What happens next is predictable and a bit formulaic. Colllins tracks down his adult son (Bobby Cannavale) from an early career backstage fling, and does all he is capable of doing to cannonball into his life, and that of his wife (Jennifer Garner) and young daughter (Giselle Eisenberg). Expect the usual TV melodramatics as far as disease and suburban family challenges, and tie-in a flirty back-and-forth with the Hilton manager (Annette Benning), and you can pretty much fill in the blanks for the balance of the film.

Cannavale and Plummer certainly do everything they can to elevate the storyline. Cannavale’s emotions are all over the place as one would expect and he is the most believable of all characters. Plummer adds a sense of reality and humor to his interludes with Pacino – wisely controlling his movements against Pacino’s histrionics.

Stories involving a characters seeking redemption have one thing in common … a character who is not so likable. We never really buy him as the aging rock star, or even as the once promising songwriter, but we do buy him as the guy who was too busy for his family and is clumsy and unaware of the pain he causes, even while trying to do the right thing.

Writer/director Dan Fogelman takes few risks in his first shot at directing. His past writing includes the excellent Crazy, Stupid, Love (2011) and the not so excellent Last Vegas (2013). His common theme seems to be the emotional struggle of men, and we definitely know that’s an unsolved mystery. His effort here may not be a bull’s-eye, but it’s not without some merit – despite the Pacino distraction.

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WHIPLASH (2014)

October 26, 2014

whiplash Greetings again from the darkness. The pursuit of greatness is not always pretty. No matter if your dream is athletics, dancing, music or some other; you can be sure hard work and sacrifice will be part of your routine. You will likely have a mentor, teacher or coach whose job is to cultivate your skills while pushing you to new limits. This film questions whether the best approach is intimidation or society’s current preferred method of nurturing.

Miles Teller plays Andrew, a first year student at an elite Manhattan music conservatory. Andrew dreams of being a great jazz drummer in the vein of Buddy Rich. When offered a rare shot at the top jazz orchestra, Andrew quickly discovers the conductor is a breed unlike anything he has ever encountered. The best movie comparison I can offer for JK Simmons’ portrayal of Terence Fletcher is R Lee Ermey’s Drill Instructor in Full Metal Jacket. This is no warm-hearted Mr Holland’s Opus. Fletcher bullies, intimidates, humiliates and uses every imaginable form of verbal abuse to push his musicians, and especially young Andrew, to reach for greater heights.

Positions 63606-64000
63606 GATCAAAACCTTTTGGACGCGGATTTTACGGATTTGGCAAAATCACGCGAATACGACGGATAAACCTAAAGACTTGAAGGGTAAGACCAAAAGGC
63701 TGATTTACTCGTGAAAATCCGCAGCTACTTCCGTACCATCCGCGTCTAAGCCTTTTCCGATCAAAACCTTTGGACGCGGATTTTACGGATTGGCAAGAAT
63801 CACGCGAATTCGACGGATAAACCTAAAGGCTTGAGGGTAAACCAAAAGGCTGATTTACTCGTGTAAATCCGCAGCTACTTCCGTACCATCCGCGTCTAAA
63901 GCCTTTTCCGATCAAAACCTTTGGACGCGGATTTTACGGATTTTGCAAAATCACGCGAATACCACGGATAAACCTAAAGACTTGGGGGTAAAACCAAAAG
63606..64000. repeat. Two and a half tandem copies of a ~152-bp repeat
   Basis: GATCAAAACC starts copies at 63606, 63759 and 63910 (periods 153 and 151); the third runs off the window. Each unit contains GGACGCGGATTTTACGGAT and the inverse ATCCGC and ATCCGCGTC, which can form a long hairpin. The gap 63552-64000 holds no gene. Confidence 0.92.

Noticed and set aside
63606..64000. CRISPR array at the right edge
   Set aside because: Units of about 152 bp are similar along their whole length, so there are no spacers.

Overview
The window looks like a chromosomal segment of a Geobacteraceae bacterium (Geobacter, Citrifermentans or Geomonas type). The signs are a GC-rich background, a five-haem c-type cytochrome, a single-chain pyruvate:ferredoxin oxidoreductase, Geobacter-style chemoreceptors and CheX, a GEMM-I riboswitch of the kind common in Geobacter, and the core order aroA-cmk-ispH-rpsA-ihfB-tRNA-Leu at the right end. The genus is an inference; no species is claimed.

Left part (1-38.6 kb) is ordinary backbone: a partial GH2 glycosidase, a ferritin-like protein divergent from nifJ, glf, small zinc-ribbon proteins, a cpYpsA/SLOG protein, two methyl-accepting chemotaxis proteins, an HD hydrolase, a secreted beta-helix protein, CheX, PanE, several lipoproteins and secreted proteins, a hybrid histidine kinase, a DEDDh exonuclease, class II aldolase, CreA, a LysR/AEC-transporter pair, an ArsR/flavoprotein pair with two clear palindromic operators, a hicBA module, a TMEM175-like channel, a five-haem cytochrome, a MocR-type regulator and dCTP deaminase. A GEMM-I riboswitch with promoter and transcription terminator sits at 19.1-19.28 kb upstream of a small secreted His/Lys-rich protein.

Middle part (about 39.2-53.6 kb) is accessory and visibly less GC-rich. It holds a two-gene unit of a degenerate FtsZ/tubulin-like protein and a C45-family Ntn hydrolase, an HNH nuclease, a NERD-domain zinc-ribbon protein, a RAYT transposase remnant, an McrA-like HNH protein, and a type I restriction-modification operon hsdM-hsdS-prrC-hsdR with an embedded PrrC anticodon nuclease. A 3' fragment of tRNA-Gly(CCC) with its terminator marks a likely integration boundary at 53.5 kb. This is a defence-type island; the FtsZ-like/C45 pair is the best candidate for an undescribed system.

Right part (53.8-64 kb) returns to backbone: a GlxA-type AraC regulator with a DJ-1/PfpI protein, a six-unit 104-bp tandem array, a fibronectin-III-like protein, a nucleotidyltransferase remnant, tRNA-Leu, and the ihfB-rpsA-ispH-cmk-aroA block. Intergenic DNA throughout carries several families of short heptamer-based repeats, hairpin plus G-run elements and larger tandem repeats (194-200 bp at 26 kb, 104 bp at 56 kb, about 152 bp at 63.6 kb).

Andrew and Fletcher go head to head through the entire movie, with Fletcher’s mental torment turning this into a psychological thriller … albeit with tremendous music. We witness Andrew shut out all pieces of a personal life, and even take on some of Fletcher’s less desirable traits. Andrew’s diner break-up with his girlfriend (Melissa Benoist) is much shorter, but just as cold as the infamous opening scene in The Social Network. At a small dinner party, Andrew loses some of the sweetness he inherited from his dad (Paul Reiser), and unloads some Fletcherisms on some unsuspecting family friends.

Writer/Director Damien Chazelle has turned his Sundance award-winning short film into a fascinatingly brutal message movie that begs for discussion and debate. The open-ended approach is brilliant, though I found myself initially upset at the missing clean wrap that Hollywood so often provides. What price greatness? Is comeuppance a reward? Are mentors cruel to be kind? For the past few years, I have been proclaiming that Miles Teller (The Spectacular Now) is the next John Cusack. Perhaps that bar is too low. Teller just gets better with each film. His relentless energy draws us in, and we find ourselves in his corner … even though this time, he’s not the greatest guy himself. Still, as strong as Teller is, the film is owned by JK Simmons. Most think of him as the dad in Juno, or the ever-present insurance spokesman on TV, but he previously flashed his bad side as the white supremacist in “Oz“. Even that, doesn’t prepare us for Simmons’ powerhouse performance … just enough humanity to heighten his psychological torturing of musicians.

You should see this one for Simmons’ performance. Or see it for the up-and-coming Teller. Enjoy the terrific music, especially Duke Ellington’s “Caravan”. See it for the talking points about teachers, society and personal greatness. See it for any or all these reasons – just don’t tell director Damien Chazelle “good job“.

SEE THIS MOVIE IF: you want to see JK Simmons in a likely contender for the Best Supporting Actor Oscar OR you have been waiting for someone to prove a drum solo can actually be worthy of your attention

SKIP THIS MOVIE IF: you have no interest in exploring what is involved in attaining greatness, regardless of the talent or skill

watch the trailer: